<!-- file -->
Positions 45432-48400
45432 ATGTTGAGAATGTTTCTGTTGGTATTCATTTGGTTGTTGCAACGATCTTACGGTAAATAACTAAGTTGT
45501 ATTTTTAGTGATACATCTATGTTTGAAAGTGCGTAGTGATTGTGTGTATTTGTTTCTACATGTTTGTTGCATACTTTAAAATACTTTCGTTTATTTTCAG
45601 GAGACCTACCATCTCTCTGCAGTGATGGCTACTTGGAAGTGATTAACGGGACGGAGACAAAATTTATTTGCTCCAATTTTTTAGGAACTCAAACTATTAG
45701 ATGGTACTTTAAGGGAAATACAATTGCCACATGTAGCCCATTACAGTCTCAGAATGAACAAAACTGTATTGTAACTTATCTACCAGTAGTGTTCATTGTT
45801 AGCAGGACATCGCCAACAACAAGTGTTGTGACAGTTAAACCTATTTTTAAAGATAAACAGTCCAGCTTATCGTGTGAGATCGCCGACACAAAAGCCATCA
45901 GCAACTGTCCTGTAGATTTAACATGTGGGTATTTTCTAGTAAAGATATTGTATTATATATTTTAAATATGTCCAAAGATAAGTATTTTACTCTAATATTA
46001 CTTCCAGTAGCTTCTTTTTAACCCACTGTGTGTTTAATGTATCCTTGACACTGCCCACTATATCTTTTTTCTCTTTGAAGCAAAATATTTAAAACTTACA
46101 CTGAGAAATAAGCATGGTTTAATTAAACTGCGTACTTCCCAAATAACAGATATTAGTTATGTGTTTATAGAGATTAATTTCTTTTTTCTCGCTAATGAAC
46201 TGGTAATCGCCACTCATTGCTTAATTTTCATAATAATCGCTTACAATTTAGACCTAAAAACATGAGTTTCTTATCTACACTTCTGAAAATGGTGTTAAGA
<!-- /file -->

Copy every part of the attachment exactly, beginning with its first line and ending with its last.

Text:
Positions 45432-48400
45432 ATGTTGAGAATGTTTCTGTTGGTATTCATTTGGTTGTTGCAACGATCTTACGGTAAATAACTAAGTTGT
45501 ATTTTTAGTGATACATCTATGTTTGAAAGTGCGTAGTGATTGTGTGTATTTGTTTCTACATGTTTGTTGCATACTTTAAAATACTTTCGTTTATTTTCAG
45601 GAGACCTACCATCTCTCTGCAGTGATGGCTACTTGGAAGTGATTAACGGGACGGAGACAAAATTTATTTGCTCCAATTTTTTAGGAACTCAAACTATTAG
45701 ATGGTACTTTAAGGGAAATACAATTGCCACATGTAGCCCATTACAGTCTCAGAATGAACAAAACTGTATTGTAACTTATCTACCAGTAGTGTTCATTGTT
45801 AGCAGGACATCGCCAACAACAAGTGTTGTGACAGTTAAACCTATTTTTAAAGATAAACAGTCCAGCTTATCGTGTGAGATCGCCGACACAAAAGCCATCA
45901 GCAACTGTCCTGTAGATTTAACATGTGGGTATTTTCTAGTAAAGATATTGTATTATATATTTTAAATATGTCCAAAGATAAGTATTTTACTCTAATATTA
46001 CTTCCAGTAGCTTCTTTTTAACCCACTGTGTGTTTAATGTATCCTTGACACTGCCCACTATATCTTTTTTCTCTTTGAAGCAAAATATTTAAAACTTACA
46101 CTGAGAAATAAGCATGGTTTAATTAAACTGCGTACTTCCCAAATAACAGATATTAGTTATGTGTTTATAGAGATTAATTTCTTTTTTCTCGCTAATGAAC
46201 TGGTAATCGCCACTCATTGCTTAATTTTCATAATAATCGCTTACAATTTAGACCTAAAAACATGAGTTTCTTATCTACACTTCTGAAAATGGTGTTAAGA